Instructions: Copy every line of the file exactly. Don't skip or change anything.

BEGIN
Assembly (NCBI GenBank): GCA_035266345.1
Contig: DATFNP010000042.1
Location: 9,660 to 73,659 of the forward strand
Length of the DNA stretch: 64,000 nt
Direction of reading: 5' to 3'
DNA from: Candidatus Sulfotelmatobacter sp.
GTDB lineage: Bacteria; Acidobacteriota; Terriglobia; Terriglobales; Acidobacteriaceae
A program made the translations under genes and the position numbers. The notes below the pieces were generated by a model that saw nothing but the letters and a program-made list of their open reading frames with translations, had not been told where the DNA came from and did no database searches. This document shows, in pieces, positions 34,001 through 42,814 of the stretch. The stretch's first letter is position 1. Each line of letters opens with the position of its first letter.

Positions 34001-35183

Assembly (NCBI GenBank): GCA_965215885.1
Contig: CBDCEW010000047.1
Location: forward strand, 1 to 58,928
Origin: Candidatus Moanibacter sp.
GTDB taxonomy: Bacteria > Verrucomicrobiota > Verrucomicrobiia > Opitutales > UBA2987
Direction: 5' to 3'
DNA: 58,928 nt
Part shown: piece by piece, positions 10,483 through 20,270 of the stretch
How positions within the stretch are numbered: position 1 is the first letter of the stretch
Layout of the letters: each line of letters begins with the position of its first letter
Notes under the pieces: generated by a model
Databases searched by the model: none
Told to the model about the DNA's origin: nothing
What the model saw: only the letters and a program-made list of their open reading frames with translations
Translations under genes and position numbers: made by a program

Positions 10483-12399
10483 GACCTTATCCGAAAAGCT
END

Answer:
Assembly (NCBI GenBank): GCA_035266345.1
Contig: DATFNP010000042.1
Location: 9,660 to 73,659 of the forward strand
Length of the DNA stretch: 64,000 nt
Direction of reading: 5' to 3'
DNA from: Candidatus Sulfotelmatobacter sp.
GTDB lineage: Bacteria; Acidobacteriota; Terriglobia; Terriglobales; Acidobacteriaceae
A program made the translations under genes and the position numbers. The notes below the pieces were generated by a model that saw nothing but the letters and a program-made list of their open reading frames with translations, had not been told where the DNA came from and did no database searches. This document shows, in pieces, positions 34,001 through 42,814 of the stretch. The stretch's first letter is position 1. Each line of letters opens with the position of its first letter.

Positions 34001-35183

Assembly (NCBI GenBank): GCA_965215885.1
Contig: CBDCEW010000047.1
Location: forward strand, 1 to 58,928
Origin: Candidatus Moanibacter sp.
GTDB taxonomy: Bacteria > Verrucomicrobiota > Verrucomicrobiia > Opitutales > UBA2987
Direction: 5' to 3'
DNA: 58,928 nt
Part shown: piece by piece, positions 10,483 through 20,270 of the stretch
How positions within the stretch are numbered: position 1 is the first letter of the stretch
Layout of the letters: each line of letters begins with the position of its first letter
Notes under the pieces: generated by a model
Databases searched by the model: none
Told to the model about the DNA's origin: nothing
What the model saw: only the letters and a program-made list of their open reading frames with translations
Translations under genes and position numbers: made by a program

Positions 10483-12399
10483 GACCTTATCCGAAAAGCT